How do we, as farmers, adapt to the ongoing climate disruptions in a way that keeps our community well-fed and our soil in place in the face of alternating cycles of droughty and super-soaked weather? This week, I have been spent several hours in Zoom meetings, meeting with a group of farmers and service providers who, like me, are enrolled in the Climate Adaptation Fellowship.  This was the capstone of a year in which I, and Caro Rozell (former Simple Gifts Assistant Farmer, current American Farmland Trust soil health rockstar, and my partner service provider for the Fellowship,) put some effort into working on strategies for dealing with the climate disruptions to come.  Here are some of the things we have explored and our next steps.

No-till farming systems

We have put a lot of effort into developing our no-till cropping systems and transitioning into no-till production over the past 2 years.  Reducing or eliminating tillage can help us to adapt to climate disruption in many ways.  A healthy, high-organic matter soil acts as a sponge to absorb water when it is wet, and release it when it is dry, helping us to keep production up in both dry and wet conditions.  Tillage is like opening the damper on the slow-burn woodstove of our soil, bringing air into the system that allows the organic matter to oxidize and burn off.  Reducing tillage also keeps the soil structure intact, and often with a heavy mulch on top, which helps keep it from running off in increasingly frequent extreme precipitation events.  But organic farming systems typically rely on cultivation, or light tillage, to control weeds, so we have really had to redesign our systems from the ground up to reduce tillage.  In 2021, we had nearly 60% of our cropped land, and 80% of our total tillable acres, in no-till production, and we reduced tillage on all of our cropland.  We were helped in this effort by a grant from the Mass. Dept. of Agriculture’s Climate-Smart Farming program that partially funded some new equipment.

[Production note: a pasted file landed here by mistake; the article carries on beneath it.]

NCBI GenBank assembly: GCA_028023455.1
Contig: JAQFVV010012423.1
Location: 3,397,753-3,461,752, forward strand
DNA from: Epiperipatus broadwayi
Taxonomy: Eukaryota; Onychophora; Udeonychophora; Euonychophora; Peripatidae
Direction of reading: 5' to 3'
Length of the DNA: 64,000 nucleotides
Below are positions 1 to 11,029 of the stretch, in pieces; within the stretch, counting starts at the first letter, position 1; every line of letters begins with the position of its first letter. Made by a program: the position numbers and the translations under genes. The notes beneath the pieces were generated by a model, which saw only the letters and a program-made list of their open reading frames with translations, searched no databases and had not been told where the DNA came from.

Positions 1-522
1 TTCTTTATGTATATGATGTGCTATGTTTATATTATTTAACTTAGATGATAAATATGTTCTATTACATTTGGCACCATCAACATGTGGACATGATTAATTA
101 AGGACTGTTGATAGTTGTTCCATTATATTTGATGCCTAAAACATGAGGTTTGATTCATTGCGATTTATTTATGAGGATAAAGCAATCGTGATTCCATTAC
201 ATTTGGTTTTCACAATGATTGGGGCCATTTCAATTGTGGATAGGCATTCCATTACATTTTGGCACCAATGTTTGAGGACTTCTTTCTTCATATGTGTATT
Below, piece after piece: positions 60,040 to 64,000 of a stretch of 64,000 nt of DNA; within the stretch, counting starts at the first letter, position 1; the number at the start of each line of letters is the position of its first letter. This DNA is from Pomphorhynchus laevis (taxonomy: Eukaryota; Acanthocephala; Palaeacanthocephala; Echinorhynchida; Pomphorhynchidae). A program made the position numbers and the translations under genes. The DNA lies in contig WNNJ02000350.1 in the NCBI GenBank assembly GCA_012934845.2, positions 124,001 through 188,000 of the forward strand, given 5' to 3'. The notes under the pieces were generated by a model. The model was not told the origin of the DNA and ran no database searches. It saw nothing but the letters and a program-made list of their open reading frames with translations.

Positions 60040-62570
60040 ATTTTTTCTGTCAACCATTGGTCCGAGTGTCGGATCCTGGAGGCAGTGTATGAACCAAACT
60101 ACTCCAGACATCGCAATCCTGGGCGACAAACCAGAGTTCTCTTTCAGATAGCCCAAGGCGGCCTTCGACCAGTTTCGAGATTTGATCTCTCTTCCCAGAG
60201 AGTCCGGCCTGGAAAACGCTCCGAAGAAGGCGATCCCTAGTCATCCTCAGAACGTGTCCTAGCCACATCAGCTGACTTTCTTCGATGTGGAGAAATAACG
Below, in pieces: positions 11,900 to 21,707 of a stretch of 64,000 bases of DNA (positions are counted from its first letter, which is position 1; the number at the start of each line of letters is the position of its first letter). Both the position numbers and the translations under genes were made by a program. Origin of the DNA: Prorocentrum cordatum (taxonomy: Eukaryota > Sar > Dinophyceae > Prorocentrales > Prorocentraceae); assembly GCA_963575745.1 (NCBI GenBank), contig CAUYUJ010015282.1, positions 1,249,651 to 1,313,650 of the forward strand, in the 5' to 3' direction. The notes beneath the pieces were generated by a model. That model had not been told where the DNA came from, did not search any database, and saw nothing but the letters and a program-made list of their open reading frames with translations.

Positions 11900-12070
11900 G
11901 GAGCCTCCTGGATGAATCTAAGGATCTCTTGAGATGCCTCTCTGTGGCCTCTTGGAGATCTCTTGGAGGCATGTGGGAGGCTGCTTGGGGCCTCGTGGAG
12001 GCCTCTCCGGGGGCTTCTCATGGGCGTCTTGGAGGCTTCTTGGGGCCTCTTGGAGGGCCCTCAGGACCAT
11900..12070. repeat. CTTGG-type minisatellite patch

Rhizosheathing soil health assessment

Take a look at those rhizosheaths!

Caro came out and took samples to start to document our improvements in soil health.  She has had a lot of feedback from other organic farmers who have transitioned to no-till who have told her that it took 4 years for their soil health to improve after transitioning to no-till, and we want to document that process on our farm

a comparison in the soil structure in two of our no-till fields

Next Steps for No-till

We have applied for a grant for next year that would help us dial in our mulched no-till cropping system by measuring the amount of mulch that we are adding, documenting the weed control that we achieve in that system, and measuring the nitrogen availability in the soil.  We found that nitrogen availability was a key limiting factor in the mulch system, but we don’t want to add too much nitrogen, because nitrous oxide can be released, especially in wet, high-nitrogen conditions, and it is a greenhouse gas that is 265 times as potent as carbon dioxide.  Another grant proposal would fund improvements to our spiky transplanter, adding coulters to the front that would cut a slit in the soil and make a more looser spot for the transplants to go in.  And we have funding for Interlace Commons to help us identify and plant some woody perennials crops in the field.  This alley cropping strategy will mean more carbon sequestration, more fungal soil to innoculate our neighboring crop strips, more habitat for pollinators and other beneficial insects, and in a few years, more delicious fruits and beautiful flowers for you all!

Energy usage on the farm

Another thing we did this year was conduct an energy assessment on the farm.  While we have focused a lot of our time on converting our greenhouse heating to a renewable woodchip-powered boiler, and wanted some help in optimizing our system, the audit found that a staggering 72% of our energy use is electric, and that 52% of our energy usage is for refrigeration.  The audit gave us some suggestions for reducing our energy use to reduce our carbon footprint by up to 10 tons of carbon per year.  These suggestions are mostly fundable through USDA’s Natural Resources Conservation Service, and we have applied for that funding. We also used that audit to take a preliminary look at what it would take to get our electric use on an all-solar basis.  The picture below shows one option for building out that solar power, and we will be looking at funding that effort (the quote for the pictured system was well over $200,000,) as well as the optimal location, over the next year or two.  Converting all of our electricity to solar would save us closer to 70 tons of carbon emissions per year, but it would be a big project for us financially!  We’ll keep you posted on all of this.

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